I received a lovely tweet the other day regarding something I shared in my last post. The interesting thing was that it was not actually about the content of the post, but the disclaimer, where I shared the following:
Just trying to work my way through some thoughts here…This post is more focused on writing to learn, not writing to share my learning.
Here is what the tweet stated:
— Kim McCarty (@KMreaders) October 16, 2017
It was a humbling message, yet one that was enormously appreciated. I don’t want to be seen as an expert, but a learner. I am still trying to figure things out and will continue to do so.
Using this space to learn and reflect is something that has helped me tremendously over the years. One thing that I am proud of in my development since blogging is that I believe less in “absolutes.” Some things don’t change for me. Relationships are crucial to education while being a continuous learner is something that all educators need to continue to develop. Other than that, everything else has some shades of grey, and I am asking more questions than ever.
Here is what I know…
Some facts stay the same. Two plus two equals four.
Some information changes. Pluto was once considered a planet.
But if schools are going to be considered, “Learning Organizations,” we have to understand that knowledge is not finite. Curiosity leads to growth, and if we think that we know it all, we are already falling behind.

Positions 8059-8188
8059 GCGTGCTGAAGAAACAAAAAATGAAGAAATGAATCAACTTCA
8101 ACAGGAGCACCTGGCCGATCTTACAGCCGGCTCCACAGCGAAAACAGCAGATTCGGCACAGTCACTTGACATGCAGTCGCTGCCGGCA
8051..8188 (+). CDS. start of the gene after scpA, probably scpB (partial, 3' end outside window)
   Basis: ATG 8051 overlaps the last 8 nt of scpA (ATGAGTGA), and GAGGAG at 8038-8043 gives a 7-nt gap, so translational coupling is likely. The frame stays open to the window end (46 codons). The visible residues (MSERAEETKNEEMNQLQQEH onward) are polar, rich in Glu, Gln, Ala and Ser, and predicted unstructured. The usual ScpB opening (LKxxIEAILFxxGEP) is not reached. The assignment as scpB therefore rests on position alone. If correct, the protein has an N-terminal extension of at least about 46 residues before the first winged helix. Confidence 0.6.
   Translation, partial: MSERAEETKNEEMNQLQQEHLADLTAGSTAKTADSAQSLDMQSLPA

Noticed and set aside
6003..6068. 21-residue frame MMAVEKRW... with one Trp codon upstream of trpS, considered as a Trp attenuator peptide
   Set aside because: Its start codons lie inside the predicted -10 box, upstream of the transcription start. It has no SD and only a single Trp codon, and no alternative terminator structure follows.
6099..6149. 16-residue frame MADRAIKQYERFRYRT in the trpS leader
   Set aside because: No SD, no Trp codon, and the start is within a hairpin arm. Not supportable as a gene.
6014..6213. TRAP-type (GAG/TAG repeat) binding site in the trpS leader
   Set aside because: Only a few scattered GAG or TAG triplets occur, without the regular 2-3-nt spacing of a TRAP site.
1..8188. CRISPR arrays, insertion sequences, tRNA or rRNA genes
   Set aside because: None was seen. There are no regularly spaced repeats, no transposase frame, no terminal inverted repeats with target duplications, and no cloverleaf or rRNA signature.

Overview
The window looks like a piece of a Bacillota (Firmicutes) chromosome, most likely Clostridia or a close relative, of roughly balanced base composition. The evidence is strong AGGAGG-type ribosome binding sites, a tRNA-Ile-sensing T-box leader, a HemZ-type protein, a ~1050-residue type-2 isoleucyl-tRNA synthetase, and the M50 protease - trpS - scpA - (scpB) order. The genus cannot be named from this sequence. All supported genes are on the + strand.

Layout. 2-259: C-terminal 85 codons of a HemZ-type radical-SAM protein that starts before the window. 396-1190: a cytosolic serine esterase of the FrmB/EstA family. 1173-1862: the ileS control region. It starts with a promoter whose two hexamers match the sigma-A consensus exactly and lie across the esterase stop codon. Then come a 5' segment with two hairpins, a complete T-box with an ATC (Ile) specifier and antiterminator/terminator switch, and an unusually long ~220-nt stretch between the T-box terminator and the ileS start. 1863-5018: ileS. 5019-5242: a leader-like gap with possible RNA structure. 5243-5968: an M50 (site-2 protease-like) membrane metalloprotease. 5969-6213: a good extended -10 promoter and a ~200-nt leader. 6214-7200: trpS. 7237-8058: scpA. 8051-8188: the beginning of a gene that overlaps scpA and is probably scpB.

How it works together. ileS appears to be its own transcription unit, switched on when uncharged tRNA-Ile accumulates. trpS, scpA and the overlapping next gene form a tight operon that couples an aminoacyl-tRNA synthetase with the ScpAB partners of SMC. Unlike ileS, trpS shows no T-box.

Teaching is part science, part art, but all human endeavor. I know all of the science behind losing weight, but if I am not motivated to do so, does it matter what I know? Some of our students are unmotivated in education, and although it would be easy to blame them for all of this, is there a way we can help them move forward. I believe in personal responsibility, but I also think that a great teacher can be a spark for many students. I know that a great leader and teacher made all of the difference for me in a profession that I was about to quit. Great teachers do that for students all of the time.
I remember having a conversation with a teacher early on in their career. She was frustrated because the class prior was exemplary, but the group she was teaching that year was “difficult.” I asked her if she was a great teacher (she is/was), and she said, “Yes.” I then told her that exemplary teachers could get to the kids that are tough to reach. That is what makes them great. She needed nothing more than a reminder of that, and she then went on and had a great year, because of her willingness to see that challenge as an opportunity. She made a tremendous difference to that class.
If an educator believes they have nothing to learn, I would love to see the results of perfection in their classroom or school and would want to see them replicate that in different contexts. Until I have proof of that, we still have learning to do.
Keep learning, stay curious, and be happy with your own growth. Just be careful with becoming content in your practice.
“Curiosity is a worthwhile virtue than certainty. While the former leads to grow, the latter muzzles your growth and results in stagnation…” Assegid Habtewold